In Atlanta, federal prosecutors indicted 35 “educators” for a conspiracy to cheat standardized test scores in public schools to cover up their failure to actually educate.  In Philadelphia, meanwhile, a similar scandal seems to have slid under the federal-investigator radar, at least for the moment.  Two principals have been forced to resign, but they’re not even going to have to give up their pensions:

Two city educators have lost their administrative credentials in the first public actions taken in a widespread Philadelphia standardized test-cheating scandal.

Former Philadelphia School District principals Barbara McCreery of Communications Technology High School and Lolamarie Davis-O’Rourke of Locke Elementary both voluntarily surrendered their administrative certificates in lieu of discipline last month, the Pennsylvania Department of Education said Wednesday.

Both confessed to cheating, an official with firsthand knowledge of the investigations said. According to state records, McCreery erased and changed students’ answers, created an answer key, and manipulated student data; O’Rourke also erased and changed answers and gave students answers.

But hey, at least these dishonest public employees will never teach again and have access to those student tests again.  Right? Wrong:

Though they gave up administrative licenses, McCreery and O’Rourke get to retain their Pennsylvania teaching certificates, but any potential employers would be notified they lost their supervisory credentials.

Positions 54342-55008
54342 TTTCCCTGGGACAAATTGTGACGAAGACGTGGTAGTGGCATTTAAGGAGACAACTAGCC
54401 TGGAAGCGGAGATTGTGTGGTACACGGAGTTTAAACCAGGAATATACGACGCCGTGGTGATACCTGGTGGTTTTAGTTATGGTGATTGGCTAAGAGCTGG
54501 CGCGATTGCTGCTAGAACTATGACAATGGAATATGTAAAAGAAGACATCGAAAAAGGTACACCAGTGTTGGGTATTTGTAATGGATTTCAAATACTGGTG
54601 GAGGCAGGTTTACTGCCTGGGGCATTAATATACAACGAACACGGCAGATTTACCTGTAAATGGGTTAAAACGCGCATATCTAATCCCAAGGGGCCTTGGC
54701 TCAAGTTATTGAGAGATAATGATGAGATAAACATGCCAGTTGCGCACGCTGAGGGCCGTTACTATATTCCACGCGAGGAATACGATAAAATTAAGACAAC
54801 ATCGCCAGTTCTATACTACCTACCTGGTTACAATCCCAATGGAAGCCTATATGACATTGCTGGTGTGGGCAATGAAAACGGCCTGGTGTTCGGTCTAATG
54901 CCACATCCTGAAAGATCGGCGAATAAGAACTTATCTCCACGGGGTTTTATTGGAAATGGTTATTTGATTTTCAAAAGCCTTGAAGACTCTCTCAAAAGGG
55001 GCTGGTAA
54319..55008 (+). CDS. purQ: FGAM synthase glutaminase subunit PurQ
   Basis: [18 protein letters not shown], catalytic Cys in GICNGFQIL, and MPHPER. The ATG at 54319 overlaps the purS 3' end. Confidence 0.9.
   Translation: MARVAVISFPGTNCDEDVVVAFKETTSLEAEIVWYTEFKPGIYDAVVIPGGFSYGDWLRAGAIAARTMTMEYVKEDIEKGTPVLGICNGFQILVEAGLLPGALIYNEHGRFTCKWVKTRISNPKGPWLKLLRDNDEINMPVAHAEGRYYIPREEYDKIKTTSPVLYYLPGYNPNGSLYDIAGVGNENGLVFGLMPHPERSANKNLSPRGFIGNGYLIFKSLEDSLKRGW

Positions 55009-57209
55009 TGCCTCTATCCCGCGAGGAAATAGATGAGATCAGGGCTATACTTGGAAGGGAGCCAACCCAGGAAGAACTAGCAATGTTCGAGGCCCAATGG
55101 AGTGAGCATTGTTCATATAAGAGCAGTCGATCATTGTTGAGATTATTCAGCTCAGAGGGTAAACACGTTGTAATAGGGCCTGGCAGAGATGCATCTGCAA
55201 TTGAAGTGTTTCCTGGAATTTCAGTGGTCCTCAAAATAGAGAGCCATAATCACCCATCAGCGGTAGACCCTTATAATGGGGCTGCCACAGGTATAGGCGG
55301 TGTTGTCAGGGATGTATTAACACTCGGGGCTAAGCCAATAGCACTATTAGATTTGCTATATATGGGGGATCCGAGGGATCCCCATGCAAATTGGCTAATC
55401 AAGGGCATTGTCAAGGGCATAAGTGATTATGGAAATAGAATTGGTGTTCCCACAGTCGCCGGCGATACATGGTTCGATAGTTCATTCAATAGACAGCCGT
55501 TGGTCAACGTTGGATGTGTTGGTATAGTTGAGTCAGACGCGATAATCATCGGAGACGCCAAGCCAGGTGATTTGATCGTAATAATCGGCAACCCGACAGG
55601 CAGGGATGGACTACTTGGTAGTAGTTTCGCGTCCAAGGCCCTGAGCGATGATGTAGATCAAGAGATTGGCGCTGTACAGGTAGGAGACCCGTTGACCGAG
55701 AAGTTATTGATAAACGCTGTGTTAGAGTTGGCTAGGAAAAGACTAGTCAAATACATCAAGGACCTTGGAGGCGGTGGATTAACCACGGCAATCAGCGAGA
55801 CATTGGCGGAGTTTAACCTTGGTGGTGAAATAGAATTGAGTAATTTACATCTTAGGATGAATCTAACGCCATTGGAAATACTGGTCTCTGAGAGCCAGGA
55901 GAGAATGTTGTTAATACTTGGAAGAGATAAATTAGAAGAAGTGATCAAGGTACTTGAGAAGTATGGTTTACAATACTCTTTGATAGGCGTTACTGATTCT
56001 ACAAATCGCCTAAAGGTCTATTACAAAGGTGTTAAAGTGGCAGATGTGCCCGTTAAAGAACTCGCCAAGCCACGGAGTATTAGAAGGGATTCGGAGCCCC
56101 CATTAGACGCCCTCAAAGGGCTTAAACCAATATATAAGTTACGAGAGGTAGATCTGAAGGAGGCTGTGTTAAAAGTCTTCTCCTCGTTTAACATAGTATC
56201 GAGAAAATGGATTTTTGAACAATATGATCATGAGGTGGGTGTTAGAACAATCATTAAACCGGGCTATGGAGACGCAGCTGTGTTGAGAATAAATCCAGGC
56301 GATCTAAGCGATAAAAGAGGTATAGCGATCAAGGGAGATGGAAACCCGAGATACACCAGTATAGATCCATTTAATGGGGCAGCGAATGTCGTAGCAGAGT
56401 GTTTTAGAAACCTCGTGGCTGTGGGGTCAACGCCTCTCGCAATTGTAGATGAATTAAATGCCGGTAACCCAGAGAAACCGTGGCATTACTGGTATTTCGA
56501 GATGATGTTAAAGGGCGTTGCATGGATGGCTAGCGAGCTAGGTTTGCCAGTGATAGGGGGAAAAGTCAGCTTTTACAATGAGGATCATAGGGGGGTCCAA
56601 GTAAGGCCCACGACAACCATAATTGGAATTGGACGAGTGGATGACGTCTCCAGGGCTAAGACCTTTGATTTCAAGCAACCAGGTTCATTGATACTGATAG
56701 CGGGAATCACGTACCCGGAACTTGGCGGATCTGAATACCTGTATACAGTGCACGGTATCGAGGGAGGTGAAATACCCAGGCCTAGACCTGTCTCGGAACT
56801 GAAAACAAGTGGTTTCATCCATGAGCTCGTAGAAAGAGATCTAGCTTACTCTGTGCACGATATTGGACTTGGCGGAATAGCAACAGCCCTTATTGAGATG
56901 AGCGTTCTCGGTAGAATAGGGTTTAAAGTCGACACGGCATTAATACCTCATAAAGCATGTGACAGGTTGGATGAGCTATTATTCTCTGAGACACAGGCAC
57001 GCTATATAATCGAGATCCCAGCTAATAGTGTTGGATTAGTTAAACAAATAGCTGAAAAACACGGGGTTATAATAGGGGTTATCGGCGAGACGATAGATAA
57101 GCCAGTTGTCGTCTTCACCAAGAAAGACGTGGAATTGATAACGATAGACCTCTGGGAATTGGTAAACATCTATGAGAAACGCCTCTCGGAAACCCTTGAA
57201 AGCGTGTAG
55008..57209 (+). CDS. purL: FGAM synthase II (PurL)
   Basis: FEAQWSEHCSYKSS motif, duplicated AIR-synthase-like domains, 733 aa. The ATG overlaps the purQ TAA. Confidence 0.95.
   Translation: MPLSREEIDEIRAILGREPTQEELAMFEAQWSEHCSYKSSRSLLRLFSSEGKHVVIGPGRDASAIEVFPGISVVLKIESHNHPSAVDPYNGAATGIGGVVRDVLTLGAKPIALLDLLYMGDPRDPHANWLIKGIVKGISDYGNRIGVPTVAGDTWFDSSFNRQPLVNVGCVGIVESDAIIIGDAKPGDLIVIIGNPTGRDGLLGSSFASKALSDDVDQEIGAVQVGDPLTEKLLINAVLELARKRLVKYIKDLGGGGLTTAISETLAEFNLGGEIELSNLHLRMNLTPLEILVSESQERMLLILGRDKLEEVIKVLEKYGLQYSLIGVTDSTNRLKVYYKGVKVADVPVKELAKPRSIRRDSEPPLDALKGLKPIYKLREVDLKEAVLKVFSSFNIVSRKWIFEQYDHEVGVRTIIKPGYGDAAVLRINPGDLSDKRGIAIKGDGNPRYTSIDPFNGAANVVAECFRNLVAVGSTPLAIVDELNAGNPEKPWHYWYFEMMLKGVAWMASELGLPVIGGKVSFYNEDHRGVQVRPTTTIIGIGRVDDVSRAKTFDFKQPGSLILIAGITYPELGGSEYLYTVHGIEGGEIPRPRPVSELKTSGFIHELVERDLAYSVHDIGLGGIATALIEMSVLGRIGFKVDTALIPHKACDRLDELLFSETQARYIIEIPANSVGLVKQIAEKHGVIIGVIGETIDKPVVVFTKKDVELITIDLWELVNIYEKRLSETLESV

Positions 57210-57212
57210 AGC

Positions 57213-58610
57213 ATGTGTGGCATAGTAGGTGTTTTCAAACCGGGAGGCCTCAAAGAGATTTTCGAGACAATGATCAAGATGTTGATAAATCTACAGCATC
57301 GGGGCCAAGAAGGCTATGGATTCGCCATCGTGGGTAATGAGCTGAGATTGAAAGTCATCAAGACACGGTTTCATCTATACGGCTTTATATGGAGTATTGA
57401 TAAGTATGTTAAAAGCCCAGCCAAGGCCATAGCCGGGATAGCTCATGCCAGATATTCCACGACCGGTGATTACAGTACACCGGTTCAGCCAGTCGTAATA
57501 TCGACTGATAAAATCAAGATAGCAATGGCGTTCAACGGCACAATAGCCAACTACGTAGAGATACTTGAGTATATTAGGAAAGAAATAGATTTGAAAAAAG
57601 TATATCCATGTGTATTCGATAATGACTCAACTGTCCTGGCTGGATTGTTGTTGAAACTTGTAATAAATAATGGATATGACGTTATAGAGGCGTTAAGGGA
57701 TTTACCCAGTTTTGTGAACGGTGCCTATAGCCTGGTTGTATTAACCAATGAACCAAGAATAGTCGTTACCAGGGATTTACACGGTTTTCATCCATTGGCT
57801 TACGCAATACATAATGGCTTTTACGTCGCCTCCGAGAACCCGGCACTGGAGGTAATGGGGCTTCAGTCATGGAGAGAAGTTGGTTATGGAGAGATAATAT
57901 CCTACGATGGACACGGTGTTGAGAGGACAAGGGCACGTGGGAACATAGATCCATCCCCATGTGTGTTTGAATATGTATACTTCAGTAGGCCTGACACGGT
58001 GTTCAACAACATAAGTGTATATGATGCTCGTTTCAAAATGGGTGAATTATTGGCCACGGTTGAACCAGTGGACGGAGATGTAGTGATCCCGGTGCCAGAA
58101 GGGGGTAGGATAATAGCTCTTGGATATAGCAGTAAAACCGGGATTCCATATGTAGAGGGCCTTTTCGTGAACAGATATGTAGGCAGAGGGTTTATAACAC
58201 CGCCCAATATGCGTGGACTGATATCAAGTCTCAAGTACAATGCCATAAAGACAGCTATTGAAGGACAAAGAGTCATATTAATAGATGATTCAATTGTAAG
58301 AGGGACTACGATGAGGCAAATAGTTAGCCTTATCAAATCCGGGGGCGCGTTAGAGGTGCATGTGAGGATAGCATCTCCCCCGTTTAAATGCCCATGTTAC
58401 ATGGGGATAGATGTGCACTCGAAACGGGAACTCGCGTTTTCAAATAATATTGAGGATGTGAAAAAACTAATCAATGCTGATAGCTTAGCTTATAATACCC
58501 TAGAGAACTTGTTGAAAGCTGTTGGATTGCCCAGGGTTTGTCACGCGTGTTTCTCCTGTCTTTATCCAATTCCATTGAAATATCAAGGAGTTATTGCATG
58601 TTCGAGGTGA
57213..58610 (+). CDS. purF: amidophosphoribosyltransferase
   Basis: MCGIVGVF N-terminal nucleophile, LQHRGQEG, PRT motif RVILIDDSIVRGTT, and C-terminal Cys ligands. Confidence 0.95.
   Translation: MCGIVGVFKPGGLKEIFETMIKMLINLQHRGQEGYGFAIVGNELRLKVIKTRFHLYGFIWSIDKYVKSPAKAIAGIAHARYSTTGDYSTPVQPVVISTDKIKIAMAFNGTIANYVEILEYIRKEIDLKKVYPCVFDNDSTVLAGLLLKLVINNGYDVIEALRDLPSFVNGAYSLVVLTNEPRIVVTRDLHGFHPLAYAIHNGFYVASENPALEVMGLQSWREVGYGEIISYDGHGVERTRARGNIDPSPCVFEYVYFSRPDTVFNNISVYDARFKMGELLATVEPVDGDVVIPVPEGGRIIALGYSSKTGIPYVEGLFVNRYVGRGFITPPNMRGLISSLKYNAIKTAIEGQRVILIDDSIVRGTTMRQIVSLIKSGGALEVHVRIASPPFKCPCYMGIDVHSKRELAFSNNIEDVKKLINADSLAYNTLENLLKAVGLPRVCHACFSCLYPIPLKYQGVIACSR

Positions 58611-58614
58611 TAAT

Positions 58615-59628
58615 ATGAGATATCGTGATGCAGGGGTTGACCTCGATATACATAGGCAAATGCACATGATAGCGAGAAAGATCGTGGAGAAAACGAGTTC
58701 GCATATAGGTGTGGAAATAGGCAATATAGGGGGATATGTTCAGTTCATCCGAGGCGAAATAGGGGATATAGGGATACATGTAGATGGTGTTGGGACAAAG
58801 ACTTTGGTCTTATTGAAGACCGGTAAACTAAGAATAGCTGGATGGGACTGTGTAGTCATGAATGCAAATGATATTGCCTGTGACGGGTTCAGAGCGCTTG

It also appears that McCreery and O’Rourke will keep their pensions.

Why not?  Well, unless they get convicted of a crime related to their work, the pension system has to pay out their commitment.  If they get jobs teaching again, the two will be able to add to that pension. So why not have police charge them, as the feds did with the “educators” in Atlanta?

Unlike the Atlanta cheating scandal, where 35 educators have been indicted on criminal charges, neither McCreery nor O’Rourke will be subject to criminal penalties, state officials have said.

Beginning with the 2012 Pennsylvania System of School Assessment, educators had to sign affidavits acknowledging that if they tampered with tests, they would be subject to criminal charges; without that affidavit, officials don’t believe they had the juice to press charges.

Say what? I’d wager that most of the people in prisons for felony convictions never signed statements acknowledging that committing crimes such as fraud and conspiracy to commit fraud before being charged and convicted in court.  Ignorance of the law is not a defense.  If a defendant can be proven beyond a reasonable doubt to have criminal intent — and falsifying student tests in order to boost their own performance rating certainly qualifies as intent — then one doesn’t need a signed pledge from the defendant that they promise never to be criminals before charging them with crimes.

Nor are these isolated cases.  Fifty-three schools in Philadelphia are under suspicion of having falsified their test results.  The children in these schools have been cheated out of an education, and their parents and fellow taxpayers have been cheated out of the accountability they deserve for the expenditure of public funds in these schools.  If the only outcome from that is early retirement with full pension for the cheaters, don’t expect that to stop any time soon.